Speaking of other flavors of engineering, Monday I have a workday with Edwin. He is a board member at large for Scare For A Cure, an interactive haunted house event that raises money for local charities. Edwin is crazy-smart. He's written articles that were published in MAKE magazine and has a pyro license. He manufactures all sorts of weird devices and special effects. You need to cast a realistic rubber hand? He can do that. You need a festering wound that fizzes for your zombie outfit? He can do that. You need giant tubes of fire that will shoot flames to various heights according to the volume of music being played? He can do that. Oh yes, he will be very happy to do that.

If anyone has a blinking neon sign reading "MAD SCIENTIST - BOO!" it is certainly Edwin.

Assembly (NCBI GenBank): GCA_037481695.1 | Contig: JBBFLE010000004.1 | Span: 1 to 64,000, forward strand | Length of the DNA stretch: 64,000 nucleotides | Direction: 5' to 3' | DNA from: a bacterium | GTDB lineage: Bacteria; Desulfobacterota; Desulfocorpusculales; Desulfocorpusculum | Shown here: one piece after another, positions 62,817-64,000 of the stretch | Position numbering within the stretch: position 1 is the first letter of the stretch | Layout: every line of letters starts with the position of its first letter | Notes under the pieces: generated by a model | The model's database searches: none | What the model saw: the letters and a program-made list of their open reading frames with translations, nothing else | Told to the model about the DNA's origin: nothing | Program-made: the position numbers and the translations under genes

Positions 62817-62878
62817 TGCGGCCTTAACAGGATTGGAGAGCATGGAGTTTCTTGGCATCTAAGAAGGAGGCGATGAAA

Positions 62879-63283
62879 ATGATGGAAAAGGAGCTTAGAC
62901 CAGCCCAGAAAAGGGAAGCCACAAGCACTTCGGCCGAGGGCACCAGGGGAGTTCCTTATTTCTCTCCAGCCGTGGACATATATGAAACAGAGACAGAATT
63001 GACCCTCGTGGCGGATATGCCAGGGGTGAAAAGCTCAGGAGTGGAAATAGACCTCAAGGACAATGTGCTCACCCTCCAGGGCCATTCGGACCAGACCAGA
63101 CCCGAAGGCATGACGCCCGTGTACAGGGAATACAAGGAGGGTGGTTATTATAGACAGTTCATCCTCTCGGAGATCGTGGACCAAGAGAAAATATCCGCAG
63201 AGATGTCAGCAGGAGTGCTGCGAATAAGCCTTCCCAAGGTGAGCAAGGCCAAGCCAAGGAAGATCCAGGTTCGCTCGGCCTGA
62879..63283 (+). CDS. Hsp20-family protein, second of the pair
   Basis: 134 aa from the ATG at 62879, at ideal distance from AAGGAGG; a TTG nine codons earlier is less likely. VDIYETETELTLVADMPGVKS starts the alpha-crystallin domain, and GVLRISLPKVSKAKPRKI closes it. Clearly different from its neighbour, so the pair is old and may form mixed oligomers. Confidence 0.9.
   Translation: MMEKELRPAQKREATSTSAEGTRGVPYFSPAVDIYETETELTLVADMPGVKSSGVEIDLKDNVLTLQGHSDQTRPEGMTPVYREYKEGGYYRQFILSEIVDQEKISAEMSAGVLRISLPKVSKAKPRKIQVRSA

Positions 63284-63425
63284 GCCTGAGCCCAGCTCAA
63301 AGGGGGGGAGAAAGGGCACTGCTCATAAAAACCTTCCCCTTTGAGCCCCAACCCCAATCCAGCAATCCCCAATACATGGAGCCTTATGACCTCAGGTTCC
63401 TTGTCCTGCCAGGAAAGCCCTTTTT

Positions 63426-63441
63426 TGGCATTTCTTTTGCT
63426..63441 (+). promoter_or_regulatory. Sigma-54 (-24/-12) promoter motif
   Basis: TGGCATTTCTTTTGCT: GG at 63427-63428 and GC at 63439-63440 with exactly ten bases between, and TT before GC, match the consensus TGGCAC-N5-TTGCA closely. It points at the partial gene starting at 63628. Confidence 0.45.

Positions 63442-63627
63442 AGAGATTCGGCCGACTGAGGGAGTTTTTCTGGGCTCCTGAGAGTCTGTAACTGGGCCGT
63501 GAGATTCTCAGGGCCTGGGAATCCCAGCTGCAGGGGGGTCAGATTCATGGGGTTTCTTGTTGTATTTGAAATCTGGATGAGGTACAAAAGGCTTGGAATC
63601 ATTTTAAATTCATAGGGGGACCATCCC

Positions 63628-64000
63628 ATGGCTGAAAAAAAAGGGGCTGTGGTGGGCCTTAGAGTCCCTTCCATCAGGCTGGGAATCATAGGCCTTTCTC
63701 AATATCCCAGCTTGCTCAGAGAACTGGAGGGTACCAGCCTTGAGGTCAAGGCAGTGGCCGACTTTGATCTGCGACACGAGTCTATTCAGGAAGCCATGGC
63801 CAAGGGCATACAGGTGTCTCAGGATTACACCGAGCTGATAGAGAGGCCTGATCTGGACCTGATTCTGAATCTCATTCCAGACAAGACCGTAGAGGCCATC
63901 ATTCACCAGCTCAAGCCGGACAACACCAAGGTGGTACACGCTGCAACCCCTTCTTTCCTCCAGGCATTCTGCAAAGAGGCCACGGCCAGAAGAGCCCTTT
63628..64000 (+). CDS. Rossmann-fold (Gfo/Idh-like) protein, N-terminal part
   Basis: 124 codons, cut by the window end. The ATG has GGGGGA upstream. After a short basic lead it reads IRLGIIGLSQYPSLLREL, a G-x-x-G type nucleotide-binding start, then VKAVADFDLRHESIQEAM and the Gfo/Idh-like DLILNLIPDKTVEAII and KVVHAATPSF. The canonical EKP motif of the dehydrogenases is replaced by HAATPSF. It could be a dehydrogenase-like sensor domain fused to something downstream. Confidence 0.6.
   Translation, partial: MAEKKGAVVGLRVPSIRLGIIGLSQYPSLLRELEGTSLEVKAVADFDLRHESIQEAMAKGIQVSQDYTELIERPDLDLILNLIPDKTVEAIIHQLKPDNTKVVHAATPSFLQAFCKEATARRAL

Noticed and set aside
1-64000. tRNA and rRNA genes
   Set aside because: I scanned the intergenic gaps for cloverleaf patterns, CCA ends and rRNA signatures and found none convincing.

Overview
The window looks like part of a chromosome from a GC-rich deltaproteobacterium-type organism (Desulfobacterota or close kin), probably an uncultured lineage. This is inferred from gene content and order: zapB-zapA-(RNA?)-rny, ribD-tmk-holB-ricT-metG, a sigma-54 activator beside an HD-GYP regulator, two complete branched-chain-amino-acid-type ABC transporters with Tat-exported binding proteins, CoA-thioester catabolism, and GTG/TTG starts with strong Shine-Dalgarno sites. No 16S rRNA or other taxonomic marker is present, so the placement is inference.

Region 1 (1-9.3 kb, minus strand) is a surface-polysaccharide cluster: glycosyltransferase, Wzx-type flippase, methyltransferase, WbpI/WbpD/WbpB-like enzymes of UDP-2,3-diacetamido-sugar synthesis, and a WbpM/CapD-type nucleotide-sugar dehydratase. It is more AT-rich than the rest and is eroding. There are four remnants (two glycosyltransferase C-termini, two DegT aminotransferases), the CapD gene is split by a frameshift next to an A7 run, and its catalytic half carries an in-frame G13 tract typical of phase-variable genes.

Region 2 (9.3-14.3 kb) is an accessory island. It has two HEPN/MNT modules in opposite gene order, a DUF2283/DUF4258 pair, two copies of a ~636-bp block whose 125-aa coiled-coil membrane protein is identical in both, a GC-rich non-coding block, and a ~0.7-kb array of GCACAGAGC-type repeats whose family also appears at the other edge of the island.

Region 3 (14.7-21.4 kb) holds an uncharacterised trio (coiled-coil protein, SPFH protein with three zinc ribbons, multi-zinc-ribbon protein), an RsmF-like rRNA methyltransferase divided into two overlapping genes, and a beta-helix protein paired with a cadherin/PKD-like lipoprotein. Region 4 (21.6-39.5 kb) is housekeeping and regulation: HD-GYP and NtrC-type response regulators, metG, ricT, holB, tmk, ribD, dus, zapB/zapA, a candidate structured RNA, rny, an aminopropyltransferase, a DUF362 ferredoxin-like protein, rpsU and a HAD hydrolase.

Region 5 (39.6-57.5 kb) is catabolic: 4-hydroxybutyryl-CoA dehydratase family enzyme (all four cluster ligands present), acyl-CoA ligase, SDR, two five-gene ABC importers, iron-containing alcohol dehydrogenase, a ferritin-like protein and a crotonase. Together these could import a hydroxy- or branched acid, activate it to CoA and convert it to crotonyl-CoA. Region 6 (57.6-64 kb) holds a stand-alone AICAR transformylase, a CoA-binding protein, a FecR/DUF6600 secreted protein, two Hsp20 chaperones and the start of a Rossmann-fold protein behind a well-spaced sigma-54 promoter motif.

As part of my Year of Commitment, which includes committing to Texas, I just applied for a TxTag. Never again will I be stuck in Round Rock-Austin traffic! It takes me 10 minutes on access roads just to get on I-35. With the SH 130 pretty much at my doorstep, that's an instant time savings.

And when I'm in Dallas, you bet I'm going to use the toll roads. I've sat on SH 75 for 40 minutes trying to go through downtown Dallas on a Friday night. It's an experience that I don't wish to repeat.